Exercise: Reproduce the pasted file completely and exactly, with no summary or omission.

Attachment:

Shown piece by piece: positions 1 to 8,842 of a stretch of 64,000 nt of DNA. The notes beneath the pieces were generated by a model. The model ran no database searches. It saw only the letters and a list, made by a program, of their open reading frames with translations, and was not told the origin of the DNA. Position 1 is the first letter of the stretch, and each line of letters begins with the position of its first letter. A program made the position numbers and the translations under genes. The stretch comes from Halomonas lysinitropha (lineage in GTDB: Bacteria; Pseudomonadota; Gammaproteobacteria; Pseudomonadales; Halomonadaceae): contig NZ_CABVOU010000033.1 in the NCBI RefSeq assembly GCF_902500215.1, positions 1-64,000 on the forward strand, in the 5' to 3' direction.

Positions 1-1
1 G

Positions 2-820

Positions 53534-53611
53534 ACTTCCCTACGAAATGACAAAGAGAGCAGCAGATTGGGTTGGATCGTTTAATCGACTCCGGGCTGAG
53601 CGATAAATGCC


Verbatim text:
Shown piece by piece: positions 1 to 8,842 of a stretch of 64,000 nt of DNA. The notes beneath the pieces were generated by a model. The model ran no database searches. It saw only the letters and a list, made by a program, of their open reading frames with translations, and was not told the origin of the DNA. Position 1 is the first letter of the stretch, and each line of letters begins with the position of its first letter. A program made the position numbers and the translations under genes. The stretch comes from Halomonas lysinitropha (lineage in GTDB: Bacteria; Pseudomonadota; Gammaproteobacteria; Pseudomonadales; Halomonadaceae): contig NZ_CABVOU010000033.1 in the NCBI RefSeq assembly GCF_902500215.1, positions 1-64,000 on the forward strand, in the 5' to 3' direction.

Positions 1-1
1 G

Positions 2-820

Positions 53534-53611
53534 ACTTCCCTACGAAATGACAAAGAGAGCAGCAGATTGGGTTGGATCGTTTAATCGACTCCGGGCTGAG
53601 CGATAAATGCC